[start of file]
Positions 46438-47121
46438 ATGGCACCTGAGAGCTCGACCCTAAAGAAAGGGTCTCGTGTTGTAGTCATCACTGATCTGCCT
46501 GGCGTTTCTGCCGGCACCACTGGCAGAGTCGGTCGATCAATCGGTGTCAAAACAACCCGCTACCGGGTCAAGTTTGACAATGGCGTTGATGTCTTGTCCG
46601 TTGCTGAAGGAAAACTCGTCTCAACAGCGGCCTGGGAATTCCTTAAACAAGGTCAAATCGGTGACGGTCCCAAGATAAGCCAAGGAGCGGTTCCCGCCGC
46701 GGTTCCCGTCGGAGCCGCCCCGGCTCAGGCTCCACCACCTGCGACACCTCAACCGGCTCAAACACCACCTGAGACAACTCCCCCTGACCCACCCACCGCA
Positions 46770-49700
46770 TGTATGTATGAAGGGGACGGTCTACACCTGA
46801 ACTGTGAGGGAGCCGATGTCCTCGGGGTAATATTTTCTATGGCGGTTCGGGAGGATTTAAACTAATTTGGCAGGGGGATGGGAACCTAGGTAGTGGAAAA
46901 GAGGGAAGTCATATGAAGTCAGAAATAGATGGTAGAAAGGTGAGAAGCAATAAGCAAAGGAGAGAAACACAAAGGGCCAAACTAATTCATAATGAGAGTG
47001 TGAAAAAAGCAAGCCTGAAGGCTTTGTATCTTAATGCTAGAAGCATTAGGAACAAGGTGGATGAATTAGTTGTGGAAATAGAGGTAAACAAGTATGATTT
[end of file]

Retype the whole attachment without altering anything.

Positions 46438-47121
46438 ATGGCACCTGAGAGCTCGACCCTAAAGAAAGGGTCTCGTGTTGTAGTCATCACTGATCTGCCT
46501 GGCGTTTCTGCCGGCACCACTGGCAGAGTCGGTCGATCAATCGGTGTCAAAACAACCCGCTACCGGGTCAAGTTTGACAATGGCGTTGATGTCTTGTCCG
46601 TTGCTGAAGGAAAACTCGTCTCAACAGCGGCCTGGGAATTCCTTAAACAAGGTCAAATCGGTGACGGTCCCAAGATAAGCCAAGGAGCGGTTCCCGCCGC
46701 GGTTCCCGTCGGAGCCGCCCCGGCTCAGGCTCCACCACCTGCGACACCTCAACCGGCTCAAACACCACCTGAGACAACTCCCCCTGACCCACCCACCGCA
Positions 46770-49700
46770 TGTATGTATGAAGGGGACGGTCTACACCTGA
46801 ACTGTGAGGGAGCCGATGTCCTCGGGGTAATATTTTCTATGGCGGTTCGGGAGGATTTAAACTAATTTGGCAGGGGGATGGGAACCTAGGTAGTGGAAAA
46901 GAGGGAAGTCATATGAAGTCAGAAATAGATGGTAGAAAGGTGAGAAGCAATAAGCAAAGGAGAGAAACACAAAGGGCCAAACTAATTCATAATGAGAGTG
47001 TGAAAAAAGCAAGCCTGAAGGCTTTGTATCTTAATGCTAGAAGCATTAGGAACAAGGTGGATGAATTAGTTGTGGAAATAGAGGTAAACAAGTATGATTT